Written by Josh Brewer, March 19, 2016, at 8:00 p.m. Tweet to: @theJWBrewer
Title: And Then There Were None
Director: Craig Vivieros
Writer: Sarah Phelps (Screenplay), Agatha Christie (Novel)
Release Date: Uk: December 26th-28th, 2015; USA: March 13th-14th, 2016
Cast: Maeve Dermody, Charles Dance, Aidan Turner, Burn Gorman, Toby Stephens, Sam Neill
Note: This is a review of the US cut. There’s also a UK cut out there that runs a little longer.
And Then There Were None Cliff’s Notes
Invited to an island by someone they think they know, a group of strangers are accused of murder. And then they start to die.
Any slasher historian knows the importance of And Then There Were None. It’s the trial run, the first go round for the killer/final girl set up. Everything, from Psycho to Scream and beyond, comes back to this vicious little tale of 10 strangers on an island. What’s more, And Then There Were None has a not-so-great track record when it comes to adaptations. Rene Clair’s 1945 version is the best, though it seems more than a touch dated now. The only other adaptation of note is the Russian Desyat Negrityat that retains the ending, and the tone, of the novel. Otherwise, the rest of the film adaptations vary from bad to worse to literally awful. So imagine my joy when the BBC produces and releases a brand spanking new ATTWN featuring an all-star cast. And thank the horror gods they did!
Most of this puppy works just fine. Everything here is done at the highest level and the finished product looks like a million bucks. The style is smooth, the pacing tight, and the murderous goings on are explored in all of their glory. The grade A cast is fantastic and they really do a ton of work. Scenes that are already strong are made better, and the bits that are flatter are covered up by a few fantastic performances. Lastly, the style, dread, and viciousness that make up the second and third act of this puppy are wonderful and really bring the action to the forefront.
Any negatives? Yeah, there are a few. This puppy is in desperate need of a little lightness in tone, especially as the story progresses. I’m not looking for out and out laughs here, but there’s a reason milk goes so well with heavy chocolate cake. It allows you dive back in for more of the devious goodness. This is a story that needs a touch of something lighter to even it out and Aiden Turner’s quips aren’t doing it enough. Also, every once in a while, we have some really aggressive, unnecessary character moves that don’t seem to aid the story. Everyone’s dying and I need to be on my game? Great, let’s do some cocaine… Yeah…
The actors in this murder house are fantastic! The supporting cast is wonderful and really carries the story when it could all fall apart. Furthermore, the heavy hitting trio of Dermody, Dance, and Turner are excellent. Turner specifically is great, adding a lighter touch to an often overbearing tone. As the story progresses, he’s easily the most relatable character and really keeps the story grounded. But the stand out here is Sam Neill. His authentic, heart-felt performance is a joy and he really ups the emotional impact of what’s going on.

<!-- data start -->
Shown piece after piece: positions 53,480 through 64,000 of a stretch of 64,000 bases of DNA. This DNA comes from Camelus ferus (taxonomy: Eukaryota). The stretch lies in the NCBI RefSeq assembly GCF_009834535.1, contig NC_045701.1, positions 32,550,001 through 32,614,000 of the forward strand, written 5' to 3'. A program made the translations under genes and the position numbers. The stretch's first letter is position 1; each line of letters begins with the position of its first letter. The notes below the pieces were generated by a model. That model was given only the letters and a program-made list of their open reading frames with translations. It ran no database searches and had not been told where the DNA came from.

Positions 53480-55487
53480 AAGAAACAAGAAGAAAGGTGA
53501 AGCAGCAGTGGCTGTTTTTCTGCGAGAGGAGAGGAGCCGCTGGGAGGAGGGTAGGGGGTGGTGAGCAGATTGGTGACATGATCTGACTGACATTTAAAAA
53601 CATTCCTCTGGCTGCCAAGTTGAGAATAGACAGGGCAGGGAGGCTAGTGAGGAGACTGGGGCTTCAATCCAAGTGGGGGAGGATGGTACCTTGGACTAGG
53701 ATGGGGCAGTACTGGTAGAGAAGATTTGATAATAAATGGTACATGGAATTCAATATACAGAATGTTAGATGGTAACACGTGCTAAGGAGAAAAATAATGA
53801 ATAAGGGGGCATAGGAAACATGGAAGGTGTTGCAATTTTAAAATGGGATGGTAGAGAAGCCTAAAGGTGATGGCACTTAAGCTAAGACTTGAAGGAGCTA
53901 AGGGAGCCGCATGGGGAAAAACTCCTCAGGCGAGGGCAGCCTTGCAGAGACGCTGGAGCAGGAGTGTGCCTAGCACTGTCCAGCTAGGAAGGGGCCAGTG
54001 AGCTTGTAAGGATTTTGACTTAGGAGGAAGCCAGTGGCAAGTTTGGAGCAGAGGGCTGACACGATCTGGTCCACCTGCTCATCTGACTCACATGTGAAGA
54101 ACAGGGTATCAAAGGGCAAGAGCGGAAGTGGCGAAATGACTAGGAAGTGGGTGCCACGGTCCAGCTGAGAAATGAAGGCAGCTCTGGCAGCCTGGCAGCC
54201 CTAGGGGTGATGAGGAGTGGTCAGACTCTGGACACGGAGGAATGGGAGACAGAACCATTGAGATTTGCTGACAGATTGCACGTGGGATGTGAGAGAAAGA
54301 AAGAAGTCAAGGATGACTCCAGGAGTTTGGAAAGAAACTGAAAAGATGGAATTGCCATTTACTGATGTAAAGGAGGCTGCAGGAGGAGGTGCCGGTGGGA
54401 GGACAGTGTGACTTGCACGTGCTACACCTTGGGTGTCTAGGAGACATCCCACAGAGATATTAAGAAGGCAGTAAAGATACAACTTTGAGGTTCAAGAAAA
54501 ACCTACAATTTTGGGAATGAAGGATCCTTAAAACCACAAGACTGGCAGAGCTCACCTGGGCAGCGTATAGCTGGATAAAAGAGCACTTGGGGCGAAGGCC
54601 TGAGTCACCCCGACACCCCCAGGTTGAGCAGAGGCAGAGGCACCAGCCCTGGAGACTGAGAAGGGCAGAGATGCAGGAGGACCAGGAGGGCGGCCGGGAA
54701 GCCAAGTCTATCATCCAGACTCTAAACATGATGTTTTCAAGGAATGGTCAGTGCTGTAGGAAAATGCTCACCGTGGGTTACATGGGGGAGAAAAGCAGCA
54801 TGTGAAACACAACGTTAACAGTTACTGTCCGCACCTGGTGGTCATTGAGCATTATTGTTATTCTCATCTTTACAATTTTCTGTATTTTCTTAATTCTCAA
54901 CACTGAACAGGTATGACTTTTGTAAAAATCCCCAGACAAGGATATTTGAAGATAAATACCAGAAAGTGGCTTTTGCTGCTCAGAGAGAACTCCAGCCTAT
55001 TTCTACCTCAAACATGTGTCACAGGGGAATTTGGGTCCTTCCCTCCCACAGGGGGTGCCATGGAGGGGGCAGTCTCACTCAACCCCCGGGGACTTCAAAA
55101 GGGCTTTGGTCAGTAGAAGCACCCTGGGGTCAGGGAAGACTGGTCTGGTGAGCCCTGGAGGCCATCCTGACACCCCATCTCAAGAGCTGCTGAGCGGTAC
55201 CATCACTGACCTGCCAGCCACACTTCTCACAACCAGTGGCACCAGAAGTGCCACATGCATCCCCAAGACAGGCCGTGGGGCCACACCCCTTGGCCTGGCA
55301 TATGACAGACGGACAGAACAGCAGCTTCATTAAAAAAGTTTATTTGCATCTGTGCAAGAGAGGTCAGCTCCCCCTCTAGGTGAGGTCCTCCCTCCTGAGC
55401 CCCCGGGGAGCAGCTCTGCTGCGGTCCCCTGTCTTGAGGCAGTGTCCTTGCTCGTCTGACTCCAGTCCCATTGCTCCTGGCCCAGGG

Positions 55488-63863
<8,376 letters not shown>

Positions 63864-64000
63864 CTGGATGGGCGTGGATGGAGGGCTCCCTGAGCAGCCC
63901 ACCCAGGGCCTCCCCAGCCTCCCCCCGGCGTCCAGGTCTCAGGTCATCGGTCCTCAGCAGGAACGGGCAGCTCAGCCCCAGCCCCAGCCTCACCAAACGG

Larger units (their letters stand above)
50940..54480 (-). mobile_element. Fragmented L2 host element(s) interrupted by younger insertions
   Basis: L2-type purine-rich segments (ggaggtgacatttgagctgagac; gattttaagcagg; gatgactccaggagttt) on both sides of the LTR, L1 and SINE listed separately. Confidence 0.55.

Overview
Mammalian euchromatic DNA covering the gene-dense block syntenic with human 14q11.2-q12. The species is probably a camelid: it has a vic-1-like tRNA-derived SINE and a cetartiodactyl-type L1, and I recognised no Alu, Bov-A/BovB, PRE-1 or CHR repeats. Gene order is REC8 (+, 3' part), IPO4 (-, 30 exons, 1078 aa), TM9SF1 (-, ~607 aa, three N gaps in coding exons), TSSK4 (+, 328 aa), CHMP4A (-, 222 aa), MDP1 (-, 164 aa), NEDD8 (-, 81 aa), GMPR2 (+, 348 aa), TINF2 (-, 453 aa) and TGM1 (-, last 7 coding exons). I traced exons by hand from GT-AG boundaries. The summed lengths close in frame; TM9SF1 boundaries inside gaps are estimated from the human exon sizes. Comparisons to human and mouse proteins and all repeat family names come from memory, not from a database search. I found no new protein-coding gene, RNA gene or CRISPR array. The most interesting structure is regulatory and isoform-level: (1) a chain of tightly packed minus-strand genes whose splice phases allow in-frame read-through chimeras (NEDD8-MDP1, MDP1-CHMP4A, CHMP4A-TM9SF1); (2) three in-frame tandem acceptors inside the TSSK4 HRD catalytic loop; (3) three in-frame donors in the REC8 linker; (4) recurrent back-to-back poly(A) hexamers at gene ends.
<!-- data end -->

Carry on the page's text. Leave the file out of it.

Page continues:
Viveros is solid, though needs a little help evening out the tone. His camera work varies from acceptable to occasionally amazing – I’m really digging those aerial shots – and he gets fantastic performances out of his actors. Unfortunately, the heaviness eventually becomes overbearing and pulls focus from the rest of the work. What few lighter moments there are come either from Turner or from a misguided sequence late in the second part. Alas.
Again, tone. There’s a lot here to like; the dialogue is solid and the fluid use of time is really nice. But the end of this puppy goes too serious and gets weaker because of it. There are also a few moments that, once the mystery is solved, seem to be unaddressed. Not that they’re plot holes exactly, but you can hear the strain under the roller coaster on a few of these. Also, because it will come up, the changes from the original novel seem justified and well done. I’ve heard some complaints, but most of the variations create a more cinematic feel to the proceedings. There’s a difference between novels and film- this flick is aware of it- and doesn’t get stuck in between them.
And Then There Were None doesn’t hold back on the red stuff! Gunshots, axe wounds, smashed faces, and stabbings! Oh my! It helps that most of the gore effects are practical, which makes a world of difference. When the CGI shows up, it’s well done and adds a fantastic air to the proceedings.
While one of them shows up a little too often, I really grooved to the murder flashbacks. The fantastic use of style really lifts the story out of its trapped setting and provides a wider, more varied flick.
Beyond the tone, I do have to nitpick the occasionally overbearing use of rich vs. poor. I’m sure that’s a major part of the world of this story, but by the time the fourth body hits the floor, I’d be hard pressed to keep up appearances. Especially because the characters that are least like to hold onto this pretense last much longer than their counterparts. Come on!
We finally have an acceptable version of the grandfather of the slasher flick. Sure, it’s not perfect, but this puppy is a fine way to slay a couple of hours.